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My understanding of the bootstrap approach is based on Wasserman's framework (almost verbatim):

Let $T_n = g(X_1, ..., X_n)$ be a statistic ($X_i$ is the iid sample drawn from distribution $F$). Suppose we want to estimate $V_F(T_n)$ - the variance of $T_n$ given $F$.

The bootstrap approach follows these two steps:

  1. Estimate $V_F(T_n)$ with $V_{\hat{F}}(T_n)$, where $\hat{F}$ is the empirical distribution function.

  2. Approximate $V_{\hat{F}}(T_n)$ using simulation.

Do I understand correctly that the simulation in step 2 could be replaced with a precise calculation, except that it is infeasible for practically useful values of $n$? Here's my thinking: $V_{\hat{F}}$ precisely equals an integral of $T_n(X_1, ..., X_n)d\hat{F}(X_1)d\hat{F}(X_2)...d\hat{F}(X_n)$. $\hat{F}$ is a step-function, with a finite number $n$ steps; so we can ignore all points except the $n$ points where $d\hat{F}(x)$ has non-zero mass. So the integral is precisely equal to a sum of $n^n$ terms. Once $n$ exceeds 14, a simple direct calculation is impossible.

But all we're trying to do is calculate an integral. Why not replace the brute-force bootstrap simulation with any of the traditional numerical algorithms for taking integrals? Wouldn't it result in much higher precision for the same computational time?

Even something as simple as splitting the sample space in sections (perhaps with smaller volumes where sample statistic varies faster), and estimating the value of the statistic in each section by using the middle point, seems to be better than blind bootstrap.

What am I missing?

Perhaps bootstrap works so well and so fast that there's no need to do anything more complicated? (For example, if the loss of precision in step 1 is so much greater than in step 2, then improvements to step 2 are rather useless.)

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2 Answers

up vote 5 down vote accepted

The bootstrap works remarkably well. If you want to estimate the mean, variance and some not-too-extreme quantiles of the distribution of some low-dimensional $\hat\theta(Y)$, a few hundred to a few thousand re-samples will make the Monte Carlo error negligible, for many realistic problems. As a happy by-product, it also gives you a sample of $\hat\theta(Y^*)$, that can be used for diagnostic procedures, if desired, and it's not too difficult to get acceptably-good measures of how big the Monte Carlo errors actually are.

Fitting a regression model e.g. a thousand times over is (today) not a big deal, either in terms of CPU time or coding effort.

In contrast, numerical integration (excluding Monte Carlo methods) can be difficult to code - you'd have to decide how to split the sample space, for example, which is a non-trivial task. These methods also don't give the diagnostics, and the accuracy with which they estimate the true integral is notoriously hard to assess.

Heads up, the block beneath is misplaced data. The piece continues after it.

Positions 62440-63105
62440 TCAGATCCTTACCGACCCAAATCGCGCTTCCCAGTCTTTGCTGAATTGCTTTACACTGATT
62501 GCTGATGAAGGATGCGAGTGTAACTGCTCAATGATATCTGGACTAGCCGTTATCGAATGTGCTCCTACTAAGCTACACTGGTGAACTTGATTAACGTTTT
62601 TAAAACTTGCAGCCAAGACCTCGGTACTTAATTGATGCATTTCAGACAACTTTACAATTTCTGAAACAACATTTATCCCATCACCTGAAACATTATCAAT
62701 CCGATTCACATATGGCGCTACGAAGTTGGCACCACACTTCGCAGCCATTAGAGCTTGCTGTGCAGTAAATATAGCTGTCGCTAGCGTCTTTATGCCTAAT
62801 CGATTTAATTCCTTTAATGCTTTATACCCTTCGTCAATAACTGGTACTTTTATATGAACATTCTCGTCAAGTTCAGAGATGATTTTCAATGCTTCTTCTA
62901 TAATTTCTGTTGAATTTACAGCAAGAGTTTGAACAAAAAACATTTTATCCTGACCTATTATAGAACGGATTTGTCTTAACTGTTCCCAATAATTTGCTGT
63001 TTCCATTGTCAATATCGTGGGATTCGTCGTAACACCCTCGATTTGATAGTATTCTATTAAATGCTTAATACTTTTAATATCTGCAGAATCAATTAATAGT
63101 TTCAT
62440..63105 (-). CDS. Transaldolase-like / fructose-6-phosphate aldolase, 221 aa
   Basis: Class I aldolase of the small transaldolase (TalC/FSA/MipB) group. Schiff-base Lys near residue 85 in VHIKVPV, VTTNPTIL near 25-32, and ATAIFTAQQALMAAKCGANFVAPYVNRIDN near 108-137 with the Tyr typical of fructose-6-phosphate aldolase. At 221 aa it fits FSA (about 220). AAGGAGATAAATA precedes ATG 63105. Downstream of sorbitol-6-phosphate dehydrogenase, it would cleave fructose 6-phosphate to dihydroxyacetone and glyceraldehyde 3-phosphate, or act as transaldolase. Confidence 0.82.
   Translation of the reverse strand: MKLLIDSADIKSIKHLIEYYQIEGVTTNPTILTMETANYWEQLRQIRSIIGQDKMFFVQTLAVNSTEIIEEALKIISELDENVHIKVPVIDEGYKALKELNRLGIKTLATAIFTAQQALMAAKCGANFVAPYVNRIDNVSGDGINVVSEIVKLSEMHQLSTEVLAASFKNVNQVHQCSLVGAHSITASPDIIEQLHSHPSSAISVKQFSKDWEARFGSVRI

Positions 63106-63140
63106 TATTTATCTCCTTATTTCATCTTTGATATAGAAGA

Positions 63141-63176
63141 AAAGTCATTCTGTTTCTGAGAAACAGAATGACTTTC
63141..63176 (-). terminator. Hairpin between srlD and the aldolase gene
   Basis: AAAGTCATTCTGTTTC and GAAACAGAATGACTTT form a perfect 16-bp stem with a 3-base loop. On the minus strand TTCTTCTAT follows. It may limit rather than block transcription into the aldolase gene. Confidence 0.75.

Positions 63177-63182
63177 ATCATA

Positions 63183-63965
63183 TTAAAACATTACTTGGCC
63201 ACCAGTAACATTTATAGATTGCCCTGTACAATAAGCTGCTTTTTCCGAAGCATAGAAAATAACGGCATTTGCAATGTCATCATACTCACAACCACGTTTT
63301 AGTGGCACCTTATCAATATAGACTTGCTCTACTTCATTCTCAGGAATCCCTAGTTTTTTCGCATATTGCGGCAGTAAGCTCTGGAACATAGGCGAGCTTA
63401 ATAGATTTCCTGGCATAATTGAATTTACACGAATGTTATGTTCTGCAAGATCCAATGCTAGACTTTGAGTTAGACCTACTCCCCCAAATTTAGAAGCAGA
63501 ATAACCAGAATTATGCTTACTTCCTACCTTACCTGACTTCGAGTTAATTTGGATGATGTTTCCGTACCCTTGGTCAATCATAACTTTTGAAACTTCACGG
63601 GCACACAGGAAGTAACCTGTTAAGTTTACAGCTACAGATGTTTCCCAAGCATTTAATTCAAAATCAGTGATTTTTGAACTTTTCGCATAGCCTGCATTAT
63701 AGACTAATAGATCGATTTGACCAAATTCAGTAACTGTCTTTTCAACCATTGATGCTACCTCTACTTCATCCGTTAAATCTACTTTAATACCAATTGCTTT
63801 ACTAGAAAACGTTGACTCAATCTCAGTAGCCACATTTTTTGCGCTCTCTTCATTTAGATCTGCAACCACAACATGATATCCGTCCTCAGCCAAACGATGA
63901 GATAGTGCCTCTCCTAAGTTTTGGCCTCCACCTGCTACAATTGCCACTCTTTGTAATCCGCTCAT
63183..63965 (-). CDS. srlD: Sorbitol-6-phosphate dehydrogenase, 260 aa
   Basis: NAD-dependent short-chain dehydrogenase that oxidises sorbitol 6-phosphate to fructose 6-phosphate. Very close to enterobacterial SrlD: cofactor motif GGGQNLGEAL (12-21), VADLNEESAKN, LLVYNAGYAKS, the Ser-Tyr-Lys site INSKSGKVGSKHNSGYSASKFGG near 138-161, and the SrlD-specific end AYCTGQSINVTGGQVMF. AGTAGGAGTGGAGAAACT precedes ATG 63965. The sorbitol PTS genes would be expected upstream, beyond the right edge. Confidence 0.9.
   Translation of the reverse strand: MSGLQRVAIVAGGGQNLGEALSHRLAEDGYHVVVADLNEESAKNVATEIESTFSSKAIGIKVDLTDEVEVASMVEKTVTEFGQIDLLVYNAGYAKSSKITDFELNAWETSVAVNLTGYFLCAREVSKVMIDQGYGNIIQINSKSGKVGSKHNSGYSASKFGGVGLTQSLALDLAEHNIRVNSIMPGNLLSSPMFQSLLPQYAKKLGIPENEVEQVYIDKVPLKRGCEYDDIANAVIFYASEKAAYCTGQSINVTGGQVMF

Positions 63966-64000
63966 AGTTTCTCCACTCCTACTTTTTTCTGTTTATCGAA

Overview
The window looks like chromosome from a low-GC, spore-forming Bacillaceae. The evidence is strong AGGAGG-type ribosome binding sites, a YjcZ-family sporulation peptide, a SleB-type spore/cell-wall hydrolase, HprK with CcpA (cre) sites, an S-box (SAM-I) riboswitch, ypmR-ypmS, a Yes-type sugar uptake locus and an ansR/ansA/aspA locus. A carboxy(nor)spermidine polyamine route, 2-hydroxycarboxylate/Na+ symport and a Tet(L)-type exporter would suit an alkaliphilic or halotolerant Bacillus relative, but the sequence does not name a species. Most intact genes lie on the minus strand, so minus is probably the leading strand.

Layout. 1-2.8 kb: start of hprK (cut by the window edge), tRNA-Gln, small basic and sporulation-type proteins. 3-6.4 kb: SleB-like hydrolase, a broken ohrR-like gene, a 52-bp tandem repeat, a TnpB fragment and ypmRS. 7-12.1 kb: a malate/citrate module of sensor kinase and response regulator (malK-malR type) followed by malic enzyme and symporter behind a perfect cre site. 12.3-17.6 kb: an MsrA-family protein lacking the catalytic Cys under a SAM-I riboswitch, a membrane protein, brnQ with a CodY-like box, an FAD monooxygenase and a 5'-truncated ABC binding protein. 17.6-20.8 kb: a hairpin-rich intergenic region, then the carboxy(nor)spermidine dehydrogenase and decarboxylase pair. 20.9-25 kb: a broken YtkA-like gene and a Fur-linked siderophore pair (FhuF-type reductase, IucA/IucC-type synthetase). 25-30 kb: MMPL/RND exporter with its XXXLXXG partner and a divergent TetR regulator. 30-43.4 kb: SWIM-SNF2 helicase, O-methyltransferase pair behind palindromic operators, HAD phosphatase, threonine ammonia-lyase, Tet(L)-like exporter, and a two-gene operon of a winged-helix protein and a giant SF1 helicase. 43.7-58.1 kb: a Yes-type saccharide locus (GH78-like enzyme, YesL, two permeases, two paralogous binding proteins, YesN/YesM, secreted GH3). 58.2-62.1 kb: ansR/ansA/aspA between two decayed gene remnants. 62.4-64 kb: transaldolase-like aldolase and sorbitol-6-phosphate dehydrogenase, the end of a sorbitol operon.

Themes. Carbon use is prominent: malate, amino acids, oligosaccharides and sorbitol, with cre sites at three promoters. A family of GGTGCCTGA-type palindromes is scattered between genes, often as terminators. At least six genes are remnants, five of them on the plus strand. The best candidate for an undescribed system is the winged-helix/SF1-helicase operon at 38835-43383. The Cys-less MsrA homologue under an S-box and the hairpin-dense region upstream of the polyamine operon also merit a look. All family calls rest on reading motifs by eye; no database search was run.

To do most of what the bootstrap does, but quicker, take a look at Generalized Method of Moments - for inference based on regression models (and much else) you can think of it as a quick, accurate approximation to what the non-parametric bootstrap would give.

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Thanks. Since step 2 is handled pretty well, I'm curious, can GMM or any other technique address the imprecision in step 1 (where we estimate the variance of the true distribution with the variance of the empirical distribution)? –  max Mar 26 '12 at 17:11
    
"Plain vanilla" GMM uses pretty straightforward approximations to the true covariance. Use of higher-order approximations (saddlepoint approximations and the like) can be used, but you'd have to code them yourself, and possibly make slightly-stronger assumptions than typical GMM to ensure you're getting the "best" approximation. –  guest Mar 27 '12 at 6:46
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The simulation most often used in bootstrapping for the numerical computation of the variance could in principle be replaced by an exact computation or an alternative approximation of the integral. One should, however, be aware that a "brute-force" simulation as an alternative to other numerical integration techniques is actually a good idea. The answer to the question "Wouldn't it result in much higher precision for the same computational time?" is no.

But why is that so? The thing is that standard numerical integration in high-dimensions scales badly with the dimension. If you are to divide the space into regular grid points, say, with $r$ grid points in each coordinate, you end up with $r^n$ grid points in total. The approximation achieved by simulation (know as Monte Carlo integration) can be viewed as a clever choice of function evaluations. Instead of time consuming grid evaluations we only evaluate the function we integrate at selected points. The error is, due to the random nature of the selected points, random, but can usually be controlled by the central limit theorem.

There are other methods such as quasi-Monte Carlo integration, that I know virtually nothing about, that make clever function evaluations based on quasi-random numbers instead of the pseudo-random numbers that we use for ordinary Monte Carlo integration.

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